If along all that’s been said above I serve enthusiastically. I sacrifice my time that is spent on satisfying my own lusts, like watching Netflix, chatting on social media, and instead give my time to serve others, love others, build up others, serve Christ in the person of others; serve His body the Church, thus slowly denying my ego and learning patience and practical love, then I start to once again open myself up to God’s grace in my meeting with Him in the person in whom I serve. As our Lord said “When you did it to the least of my brethren you did it to me”. We thus again mystically partake of grace, of the power of the Holy Spirit which therapeutically reconstructs our nature, to help it go deeper in the love of God and partake of the blessings and joys of service.

If alongside all the above I eat God regularly through eating His precious Body and Blood, thus uniting myself to God who is love; who is life itself and the source of every good fruit and virtue, then I will start to also perceive greater ability and power to love as He has commanded, because God now dwells within me and empowers me to love as He desires.

I pray with zeal, read my bible with zeal, fast with zeal, repent and confess with tears, commune with longing, and thus as the years pass I have followed the path necessary to allow myself to become a vessel filled with the Holy Spirit, united to Christ thus enabling me to love in the way that God desires. With time if we follow the path as set out by the Church we will say along with St Paul, Galatians 2:20 “I have been crucified with Christ; it is no longer I who live, but Christ lives in me; and the life which I now live in the flesh I live by faith in the Son of God, who loved me and gave Himself for me.” This is the end result brothers and sister and the only way that will enable us to love as God desires.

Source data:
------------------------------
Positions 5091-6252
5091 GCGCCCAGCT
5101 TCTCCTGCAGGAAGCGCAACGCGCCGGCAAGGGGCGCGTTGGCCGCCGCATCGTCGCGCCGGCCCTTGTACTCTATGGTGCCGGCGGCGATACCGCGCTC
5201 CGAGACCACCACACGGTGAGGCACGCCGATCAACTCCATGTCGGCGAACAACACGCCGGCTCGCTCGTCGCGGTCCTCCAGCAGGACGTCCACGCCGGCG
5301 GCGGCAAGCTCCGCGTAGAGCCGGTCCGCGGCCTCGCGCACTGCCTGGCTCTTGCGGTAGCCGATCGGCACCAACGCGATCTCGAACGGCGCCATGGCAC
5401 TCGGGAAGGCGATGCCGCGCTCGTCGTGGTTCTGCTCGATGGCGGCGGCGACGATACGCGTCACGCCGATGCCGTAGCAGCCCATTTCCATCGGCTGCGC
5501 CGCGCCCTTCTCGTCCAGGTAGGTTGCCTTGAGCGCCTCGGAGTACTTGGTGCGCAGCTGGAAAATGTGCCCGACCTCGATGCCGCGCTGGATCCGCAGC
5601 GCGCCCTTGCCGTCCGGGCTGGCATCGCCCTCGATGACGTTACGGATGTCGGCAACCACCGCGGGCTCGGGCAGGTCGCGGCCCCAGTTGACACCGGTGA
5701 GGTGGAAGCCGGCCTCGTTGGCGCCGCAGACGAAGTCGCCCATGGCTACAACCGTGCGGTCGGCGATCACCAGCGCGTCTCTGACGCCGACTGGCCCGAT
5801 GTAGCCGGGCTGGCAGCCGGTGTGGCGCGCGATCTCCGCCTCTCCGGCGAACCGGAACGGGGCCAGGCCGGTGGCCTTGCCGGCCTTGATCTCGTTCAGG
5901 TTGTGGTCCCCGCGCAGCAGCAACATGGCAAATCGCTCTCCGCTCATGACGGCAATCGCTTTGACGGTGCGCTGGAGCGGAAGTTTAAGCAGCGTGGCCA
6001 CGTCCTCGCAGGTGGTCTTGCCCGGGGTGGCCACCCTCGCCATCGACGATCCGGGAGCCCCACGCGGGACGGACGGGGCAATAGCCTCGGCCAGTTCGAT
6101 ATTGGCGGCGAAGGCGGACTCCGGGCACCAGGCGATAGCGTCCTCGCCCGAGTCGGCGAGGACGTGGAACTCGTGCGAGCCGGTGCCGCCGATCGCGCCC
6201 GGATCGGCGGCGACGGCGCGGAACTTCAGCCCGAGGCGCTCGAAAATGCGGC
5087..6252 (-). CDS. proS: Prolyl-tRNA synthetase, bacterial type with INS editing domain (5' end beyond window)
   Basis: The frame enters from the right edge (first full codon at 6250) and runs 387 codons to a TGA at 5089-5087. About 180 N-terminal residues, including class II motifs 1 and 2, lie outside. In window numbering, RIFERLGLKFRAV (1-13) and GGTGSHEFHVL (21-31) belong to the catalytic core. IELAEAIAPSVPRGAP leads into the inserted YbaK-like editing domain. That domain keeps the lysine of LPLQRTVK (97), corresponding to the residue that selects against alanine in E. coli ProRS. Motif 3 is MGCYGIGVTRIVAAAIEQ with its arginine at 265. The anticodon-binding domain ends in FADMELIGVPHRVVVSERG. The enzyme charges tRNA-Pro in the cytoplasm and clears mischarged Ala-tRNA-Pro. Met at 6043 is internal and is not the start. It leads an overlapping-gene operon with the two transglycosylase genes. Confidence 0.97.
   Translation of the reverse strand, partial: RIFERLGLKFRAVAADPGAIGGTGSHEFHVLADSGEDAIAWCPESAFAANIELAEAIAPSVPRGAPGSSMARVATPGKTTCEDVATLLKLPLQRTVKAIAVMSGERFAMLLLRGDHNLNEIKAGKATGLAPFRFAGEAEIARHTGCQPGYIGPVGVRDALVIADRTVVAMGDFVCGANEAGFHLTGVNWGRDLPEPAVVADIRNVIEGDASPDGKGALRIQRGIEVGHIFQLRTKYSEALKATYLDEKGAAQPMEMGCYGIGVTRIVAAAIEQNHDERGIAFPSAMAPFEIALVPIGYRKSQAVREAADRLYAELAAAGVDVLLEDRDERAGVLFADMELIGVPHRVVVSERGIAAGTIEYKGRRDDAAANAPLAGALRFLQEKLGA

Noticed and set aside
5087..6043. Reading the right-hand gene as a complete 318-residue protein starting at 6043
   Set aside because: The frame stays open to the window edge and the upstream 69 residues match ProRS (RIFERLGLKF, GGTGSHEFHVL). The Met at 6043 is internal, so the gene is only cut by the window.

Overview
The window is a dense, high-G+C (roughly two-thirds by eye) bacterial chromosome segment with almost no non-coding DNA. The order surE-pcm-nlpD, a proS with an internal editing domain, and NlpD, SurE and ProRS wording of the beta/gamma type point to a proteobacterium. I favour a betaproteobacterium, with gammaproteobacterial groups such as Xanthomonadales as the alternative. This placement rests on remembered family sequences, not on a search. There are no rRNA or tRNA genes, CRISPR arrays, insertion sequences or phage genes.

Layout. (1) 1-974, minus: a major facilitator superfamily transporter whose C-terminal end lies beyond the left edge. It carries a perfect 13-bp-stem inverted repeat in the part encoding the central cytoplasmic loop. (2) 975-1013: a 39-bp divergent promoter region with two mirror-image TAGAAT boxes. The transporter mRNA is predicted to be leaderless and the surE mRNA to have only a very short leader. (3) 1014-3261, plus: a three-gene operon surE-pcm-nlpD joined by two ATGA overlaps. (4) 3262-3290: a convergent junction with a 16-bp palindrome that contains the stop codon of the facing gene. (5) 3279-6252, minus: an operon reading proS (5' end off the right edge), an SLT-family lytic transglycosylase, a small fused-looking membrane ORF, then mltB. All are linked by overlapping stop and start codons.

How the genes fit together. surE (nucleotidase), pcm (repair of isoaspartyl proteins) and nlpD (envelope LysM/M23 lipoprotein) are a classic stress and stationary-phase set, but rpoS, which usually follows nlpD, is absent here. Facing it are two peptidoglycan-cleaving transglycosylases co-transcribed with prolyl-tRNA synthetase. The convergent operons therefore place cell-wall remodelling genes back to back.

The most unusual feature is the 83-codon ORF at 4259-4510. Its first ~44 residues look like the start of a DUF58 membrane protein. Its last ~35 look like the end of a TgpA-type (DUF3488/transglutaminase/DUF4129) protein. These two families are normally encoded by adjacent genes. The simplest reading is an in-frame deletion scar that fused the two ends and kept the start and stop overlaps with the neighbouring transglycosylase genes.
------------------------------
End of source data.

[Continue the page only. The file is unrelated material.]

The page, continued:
We see then that to be a Christian is not just about trying to do good things. No. To be a Christian requires a living and life giving relationship with the living God and following the prescriptions He has given us to heal our nature from sin and allow us to grow into His likeness, to become Christlike in virtue and holiness by His grace.

Okay, so we’ve talked about how we can gain the ability to love, we’ve also spoken about the example of our beautiful Jesus as a model of what love looks like. Now I’d like to break down ever further what love itself looks like from a Christian perspective. To do this we will explore the famous passage on love from 1 Corinthians 13:4-8. Can someone please read this passage for us?

“4 Love suffers long and is kind; love does not envy; love does not parade itself, is not puffed up; 5 does not behave rudely, does not seek its own, is not provoked, thinks no evil; 6 does not rejoice in iniquity, but rejoices in the truth; 7 bears all things, believes all things, hopes all things, endures all things. 8 Love never fails.”

Let us now break down these passages.

Love suffers long, here we see the virtue of long suffering. To love is to suffer. You may have heard me speak about this before. For example to persist in loving prayer with the Lord when we are exhausted after a long day of work and service, requires one to push through the exhaustion to raise the mind and heart to God. In order to do this we need longsuffering, a desire to patiently accept the fatigue and pain, in order to commune with our beautiful God in prayer. To go above and beyond in service, again as someone exhausted with university commitments, work, family life, and to continue to love and sacrifice ones time and energy without whinging, without complaining, requires longsuffering.